While I often dabble in application development and have crafted some pretty neat applications, I don't by any stretch of the imagination consider myself to be a software engineer. Particularly since my software development training (one way in one way out structured programming in COBOL, C, etc.) predates object-oriented programming. But I do think of myself as having a fairly good snake oil detector when it comes to app dev related innovations. Some things are just too good to be true. Short of seeing a demonstration of Appistry's griddish clusteresque fabric technology that not only makes applications run faster every time a new system (node) is added (griddish), but also gets more reliable with each additional node (cluster-esque), I was impressed. But the first time I was briefed on the technology (when I wrote that it might be snake oil), I was still in that mode of I've got to see it before I'll believe it.
At Gartner Symposium last week, as I roamed the aisles of the exposition part of the event (ITxpo), I came across Appistry's booth and this time, they had something to show me; a fabric in operation.
I consider Appistry to be one of the most significant disruptive technologies I have seen in years. What makes the company's technology really something to behold is how it takes the idea of using commodity hardware to deliver supercomputer like power to a completely different level that no technology I have ever seen before does. Supercomputers based on commodity hardware is a concept that grids, and to some extent clusters, have promised us for years. But, to the extent that grids are good at taking compute intensive tasks (for example a Monte Carlo simulation or examining data gathered in the search for extra terrestrial life), dividing it up into smaller chunks of work, and parceling those chunks out to other systems, grids are not incredibly well suited to real time transactional systems. At least not yet (standard grid technology promises to eventually get us there).
Some types of computer clusters -- for example Oracle clusters that take the share-everything approach -- offer a degree of fault tolerance and performance that's tough to find in other solutions. If a node drops out, everything keeps running as though nothing happened (OK, maybe there's a slight performance hit). And, clusters are really good at handling real-time transactions. But, Oracle's clusters are, well, for people running Oracle technology. They lack that general purposeness that you theoretically get with grids. The same goes for other clusters. Oh, and have you ever taken a closer look at the configuration of a cluster node? It may have Intel under the hood, but these machines are not exactly commodity hardware. They usually involve server specific technology which, relative to real supercomputers or mainframes may qualify as commodity hardware. But verus something like a Pentium desktop, the type of system that can be a node in a cluster isn't what most people think of when they think "commodity system."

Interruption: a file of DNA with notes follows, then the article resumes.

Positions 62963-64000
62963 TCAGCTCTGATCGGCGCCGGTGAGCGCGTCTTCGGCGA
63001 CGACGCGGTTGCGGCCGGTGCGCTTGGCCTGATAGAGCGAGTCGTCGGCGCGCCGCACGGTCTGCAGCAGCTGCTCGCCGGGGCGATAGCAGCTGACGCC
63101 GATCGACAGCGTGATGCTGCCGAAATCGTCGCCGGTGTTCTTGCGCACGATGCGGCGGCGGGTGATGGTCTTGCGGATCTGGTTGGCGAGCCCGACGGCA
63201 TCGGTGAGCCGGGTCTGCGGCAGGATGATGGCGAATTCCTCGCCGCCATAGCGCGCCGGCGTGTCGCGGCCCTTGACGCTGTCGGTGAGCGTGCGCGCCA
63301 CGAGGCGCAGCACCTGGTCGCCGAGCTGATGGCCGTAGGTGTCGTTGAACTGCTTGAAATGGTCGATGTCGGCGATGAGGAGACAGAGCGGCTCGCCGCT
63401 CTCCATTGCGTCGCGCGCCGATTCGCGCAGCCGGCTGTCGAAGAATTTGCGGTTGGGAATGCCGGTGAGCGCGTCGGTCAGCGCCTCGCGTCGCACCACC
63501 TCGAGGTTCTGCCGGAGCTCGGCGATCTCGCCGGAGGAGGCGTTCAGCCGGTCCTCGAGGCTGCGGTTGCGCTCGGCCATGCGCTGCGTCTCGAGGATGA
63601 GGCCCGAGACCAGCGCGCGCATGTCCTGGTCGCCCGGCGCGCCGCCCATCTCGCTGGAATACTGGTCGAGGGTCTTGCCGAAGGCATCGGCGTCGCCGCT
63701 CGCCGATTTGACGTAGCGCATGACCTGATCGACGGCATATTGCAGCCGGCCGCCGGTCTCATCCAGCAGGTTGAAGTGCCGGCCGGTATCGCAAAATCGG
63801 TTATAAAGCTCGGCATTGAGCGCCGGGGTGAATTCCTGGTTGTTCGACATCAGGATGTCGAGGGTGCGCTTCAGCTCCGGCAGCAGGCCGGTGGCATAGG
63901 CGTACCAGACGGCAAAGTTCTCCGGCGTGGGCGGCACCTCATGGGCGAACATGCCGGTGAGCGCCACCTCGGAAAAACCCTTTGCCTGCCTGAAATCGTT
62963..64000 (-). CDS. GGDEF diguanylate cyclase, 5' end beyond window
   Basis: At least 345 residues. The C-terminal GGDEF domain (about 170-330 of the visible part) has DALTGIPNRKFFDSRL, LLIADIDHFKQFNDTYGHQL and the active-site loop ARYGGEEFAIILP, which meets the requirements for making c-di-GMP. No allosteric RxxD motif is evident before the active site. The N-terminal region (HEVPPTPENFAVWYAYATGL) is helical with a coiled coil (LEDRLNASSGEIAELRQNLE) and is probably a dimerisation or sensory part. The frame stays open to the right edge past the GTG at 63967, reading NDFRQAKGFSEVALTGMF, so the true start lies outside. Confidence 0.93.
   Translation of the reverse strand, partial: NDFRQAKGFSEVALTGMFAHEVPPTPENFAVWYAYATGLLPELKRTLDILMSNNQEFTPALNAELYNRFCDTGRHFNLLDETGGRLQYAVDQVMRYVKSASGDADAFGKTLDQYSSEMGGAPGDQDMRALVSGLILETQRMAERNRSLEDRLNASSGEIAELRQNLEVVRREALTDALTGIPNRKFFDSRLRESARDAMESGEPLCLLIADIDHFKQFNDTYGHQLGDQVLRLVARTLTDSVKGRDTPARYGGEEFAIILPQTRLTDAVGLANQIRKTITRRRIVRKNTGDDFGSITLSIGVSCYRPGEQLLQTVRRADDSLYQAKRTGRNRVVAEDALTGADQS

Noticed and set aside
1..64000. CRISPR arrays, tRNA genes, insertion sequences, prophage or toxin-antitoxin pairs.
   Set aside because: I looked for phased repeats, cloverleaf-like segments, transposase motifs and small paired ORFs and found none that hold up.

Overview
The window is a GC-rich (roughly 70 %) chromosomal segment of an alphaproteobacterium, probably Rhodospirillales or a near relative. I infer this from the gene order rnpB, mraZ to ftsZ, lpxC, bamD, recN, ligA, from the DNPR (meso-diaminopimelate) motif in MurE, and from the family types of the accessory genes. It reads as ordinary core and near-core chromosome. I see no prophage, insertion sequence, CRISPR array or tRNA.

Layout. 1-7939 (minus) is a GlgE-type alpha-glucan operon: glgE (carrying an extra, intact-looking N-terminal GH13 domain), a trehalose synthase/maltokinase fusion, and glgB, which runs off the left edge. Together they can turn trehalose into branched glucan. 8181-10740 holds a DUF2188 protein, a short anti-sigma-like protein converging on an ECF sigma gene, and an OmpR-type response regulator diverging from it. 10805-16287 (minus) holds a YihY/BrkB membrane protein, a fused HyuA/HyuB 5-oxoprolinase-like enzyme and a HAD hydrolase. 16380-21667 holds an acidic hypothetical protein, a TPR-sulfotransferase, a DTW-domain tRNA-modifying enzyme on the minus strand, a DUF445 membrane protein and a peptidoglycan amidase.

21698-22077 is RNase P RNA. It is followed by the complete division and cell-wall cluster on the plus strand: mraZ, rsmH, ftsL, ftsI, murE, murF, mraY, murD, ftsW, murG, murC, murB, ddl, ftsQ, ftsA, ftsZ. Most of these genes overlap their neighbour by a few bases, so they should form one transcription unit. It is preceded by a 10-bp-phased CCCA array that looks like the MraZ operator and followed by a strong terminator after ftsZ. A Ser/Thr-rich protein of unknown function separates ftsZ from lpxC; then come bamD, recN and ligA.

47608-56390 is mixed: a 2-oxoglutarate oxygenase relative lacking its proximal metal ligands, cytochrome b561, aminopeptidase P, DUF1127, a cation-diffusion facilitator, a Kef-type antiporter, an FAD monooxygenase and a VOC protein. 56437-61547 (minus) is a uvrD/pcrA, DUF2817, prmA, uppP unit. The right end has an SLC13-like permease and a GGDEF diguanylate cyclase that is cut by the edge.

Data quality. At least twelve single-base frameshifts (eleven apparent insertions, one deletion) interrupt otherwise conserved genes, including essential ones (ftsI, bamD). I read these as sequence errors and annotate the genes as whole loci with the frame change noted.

So, what's Appistry? It's general purpose. Your applications can be written in Java, C/C++, or a .NET language like VB or C#. So, it can apply to any type of application, transactional or not. It's like a cluster. The more nodes you add, the faster it gets. And the more nodes you add, the more fault tolerant it gets. It's commodity. Whereas you need to buy exotic server things like multiprocessor XEONs with special error correcting technology and high speed interconnects for clustering, with Appistry, you don't need any of that. All that fancy schmancy stuff is done in software. Laughingly, the executives at Appistry talk about how one telecommunications customer -- you know, the kind that crunch a gazillion transactions every hour -- tried Appistry out with a bunch of desktops they bought at Wal-Mart. But they weren't laughing because it was a joke. They were laughing because it worked. Maybe laughing to the bank. You see, with Appistry, when when a node breaks, you don't need to fix it. It's cheaper to just throw it away and replace it. Now that's commodity.
What will make you even more giddy is that when one node fails, the fabric recognizes that it failed and gives whatever task it was working on, perhaps a transaction, to another node in the fabric. In real time. To make this work, you do have to modify your application. But the code you must add -- code that's usually added just before an atomic piece of work begins and just after it ends (to keep track of that atomic unit's state of completion) is minimal. Child's play for most developers. At Gartner Symposium, they showed me the code and then they said "Unplug a node. Any node." I did. And another. At first, the client system that was monitoring all of the transactions waiting for completion showed that something was terribly wrong. Transactions were failing. But then, almost as quickly as they appeared to fail, they recovered, and then, they completed. Sure, it took longer. Add more systems to fabric, and it takes shorter. By the way, when adding more systems to the fabric, with PXE -- the pre-execution boot environment provisioning technology that most systems have -- the new node just assimilates into the fabric. You literally just plug the bare metal in, hook it to the network, and smile.
I asked where a fabric tops out. 20 systems? 30? 50? 100? More like a 1000 I was told. "You've got to be kidding" I said. But they weren't laughing.